Mohs' surgery effective, well-tolerated skin cancer treatment
Mohs' surgery was shown to be safe and well tolerated by patients with skin cancer in a study.
Researchers conducted a multicenter, prospective, 4-week study on the treatment of skin cancer using Mohs' surgery on 1,550 patients (61% men; mean age, 69 years) with 1,792 tumors. Follow-up occurred on 95.3% of the tumors treated. A majority of the tumors were basal cell carcinoma (61%) or squamous cell carcinoma (31%) and were predominantly located on the head and neck. Eighty-two percent of defects were reconstructed.
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There were no major complications during Mohs' surgery or reconstruction; 2.6% minor primary postoperative complications occurred during the time of the study. Patients’ average peak pain level following surgery was 1.99 on a scale of 0 to 10. Most post-surgery complications were managed by Mohs' surgeons in their offices.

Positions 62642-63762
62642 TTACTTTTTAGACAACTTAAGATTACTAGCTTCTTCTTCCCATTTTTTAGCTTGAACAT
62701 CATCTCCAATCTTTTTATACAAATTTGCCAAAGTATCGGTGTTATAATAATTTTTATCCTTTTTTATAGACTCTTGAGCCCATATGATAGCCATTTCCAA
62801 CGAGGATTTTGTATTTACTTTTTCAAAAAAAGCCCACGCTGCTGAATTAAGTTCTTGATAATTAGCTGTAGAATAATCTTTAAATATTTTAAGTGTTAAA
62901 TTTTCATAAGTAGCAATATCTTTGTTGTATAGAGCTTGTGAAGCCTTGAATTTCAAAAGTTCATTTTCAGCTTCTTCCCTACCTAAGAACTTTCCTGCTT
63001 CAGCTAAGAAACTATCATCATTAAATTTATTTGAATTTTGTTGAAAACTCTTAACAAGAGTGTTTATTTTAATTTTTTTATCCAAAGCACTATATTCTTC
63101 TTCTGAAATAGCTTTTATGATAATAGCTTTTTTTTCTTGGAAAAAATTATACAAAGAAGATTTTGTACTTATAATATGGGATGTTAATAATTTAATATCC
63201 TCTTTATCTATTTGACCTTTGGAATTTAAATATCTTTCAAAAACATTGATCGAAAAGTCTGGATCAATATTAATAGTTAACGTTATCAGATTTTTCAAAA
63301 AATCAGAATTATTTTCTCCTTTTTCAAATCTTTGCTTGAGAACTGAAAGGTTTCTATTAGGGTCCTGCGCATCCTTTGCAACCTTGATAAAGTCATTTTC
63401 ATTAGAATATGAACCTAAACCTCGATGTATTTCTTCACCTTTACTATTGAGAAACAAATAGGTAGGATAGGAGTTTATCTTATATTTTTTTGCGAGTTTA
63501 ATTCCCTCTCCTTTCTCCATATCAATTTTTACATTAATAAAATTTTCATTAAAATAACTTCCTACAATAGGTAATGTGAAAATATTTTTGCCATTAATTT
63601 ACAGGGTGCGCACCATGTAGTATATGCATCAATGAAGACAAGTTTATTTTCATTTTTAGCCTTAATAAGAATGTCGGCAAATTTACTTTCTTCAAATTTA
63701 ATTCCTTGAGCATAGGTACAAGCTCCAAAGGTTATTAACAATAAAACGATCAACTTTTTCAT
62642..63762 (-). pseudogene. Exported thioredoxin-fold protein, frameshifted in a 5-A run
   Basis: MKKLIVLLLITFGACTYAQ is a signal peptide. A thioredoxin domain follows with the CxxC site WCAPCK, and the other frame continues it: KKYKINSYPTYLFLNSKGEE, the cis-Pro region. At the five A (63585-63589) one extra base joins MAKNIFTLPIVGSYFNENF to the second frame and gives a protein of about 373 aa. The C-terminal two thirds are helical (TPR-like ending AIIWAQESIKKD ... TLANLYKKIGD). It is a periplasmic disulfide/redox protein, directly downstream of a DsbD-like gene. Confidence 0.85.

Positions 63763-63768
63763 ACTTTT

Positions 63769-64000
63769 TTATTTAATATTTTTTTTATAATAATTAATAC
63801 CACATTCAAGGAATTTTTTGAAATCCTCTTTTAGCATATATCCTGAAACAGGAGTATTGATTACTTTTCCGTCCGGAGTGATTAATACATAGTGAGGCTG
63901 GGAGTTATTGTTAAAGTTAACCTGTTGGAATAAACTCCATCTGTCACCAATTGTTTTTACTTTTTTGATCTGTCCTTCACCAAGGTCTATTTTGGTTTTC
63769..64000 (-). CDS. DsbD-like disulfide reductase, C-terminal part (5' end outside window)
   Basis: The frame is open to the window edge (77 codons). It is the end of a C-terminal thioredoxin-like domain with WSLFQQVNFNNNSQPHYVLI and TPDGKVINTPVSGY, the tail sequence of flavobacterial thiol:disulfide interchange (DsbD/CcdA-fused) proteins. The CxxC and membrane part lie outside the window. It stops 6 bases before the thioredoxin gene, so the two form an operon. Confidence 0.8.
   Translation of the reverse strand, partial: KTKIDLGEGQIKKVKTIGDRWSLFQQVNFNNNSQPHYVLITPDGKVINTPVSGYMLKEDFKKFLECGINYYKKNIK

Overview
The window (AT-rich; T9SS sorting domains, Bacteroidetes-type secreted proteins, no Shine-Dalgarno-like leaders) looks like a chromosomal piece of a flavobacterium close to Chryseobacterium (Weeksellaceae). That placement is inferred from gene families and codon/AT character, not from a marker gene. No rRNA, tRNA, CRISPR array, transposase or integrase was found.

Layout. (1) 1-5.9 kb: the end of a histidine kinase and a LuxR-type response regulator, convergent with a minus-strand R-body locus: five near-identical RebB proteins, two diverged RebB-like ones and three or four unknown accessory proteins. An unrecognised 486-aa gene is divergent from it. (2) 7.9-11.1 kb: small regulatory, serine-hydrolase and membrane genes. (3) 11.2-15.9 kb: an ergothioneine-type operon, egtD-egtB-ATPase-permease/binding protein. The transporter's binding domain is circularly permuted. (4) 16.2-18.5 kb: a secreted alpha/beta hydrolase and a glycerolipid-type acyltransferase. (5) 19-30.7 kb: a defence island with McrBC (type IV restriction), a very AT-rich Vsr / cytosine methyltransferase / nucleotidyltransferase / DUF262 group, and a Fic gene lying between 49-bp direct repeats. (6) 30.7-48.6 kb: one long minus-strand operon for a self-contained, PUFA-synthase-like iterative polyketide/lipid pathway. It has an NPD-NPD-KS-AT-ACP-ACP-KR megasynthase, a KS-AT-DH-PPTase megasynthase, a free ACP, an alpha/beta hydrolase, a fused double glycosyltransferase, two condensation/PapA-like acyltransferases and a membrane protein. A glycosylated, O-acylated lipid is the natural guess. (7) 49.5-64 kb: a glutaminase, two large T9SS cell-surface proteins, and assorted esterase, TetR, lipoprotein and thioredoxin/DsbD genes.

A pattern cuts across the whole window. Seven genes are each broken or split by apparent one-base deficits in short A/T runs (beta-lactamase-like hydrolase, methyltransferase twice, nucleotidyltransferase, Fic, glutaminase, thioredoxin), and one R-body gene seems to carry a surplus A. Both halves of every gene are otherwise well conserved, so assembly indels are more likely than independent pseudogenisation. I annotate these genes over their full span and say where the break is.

Strengths of the study included participation of 13 American College of Mohs Surgery (ACMS) member surgeons, while potential weaknesses were the absences of follow-up data for 4.7% of patients or inclusion of hypertension as a factor for postoperative bleeding, the researchers said.
“Mohs' surgery is proven as a highly effective, cost-effective, well-tolerated and extremely safe procedure for the treatment of skin cancer,” the researchers concluded. “This … study helps confirm the high degree of safety with which fellowship-trained, ACMS member Mohs' surgeons perform the procedure across a wide geographic range within the United States.”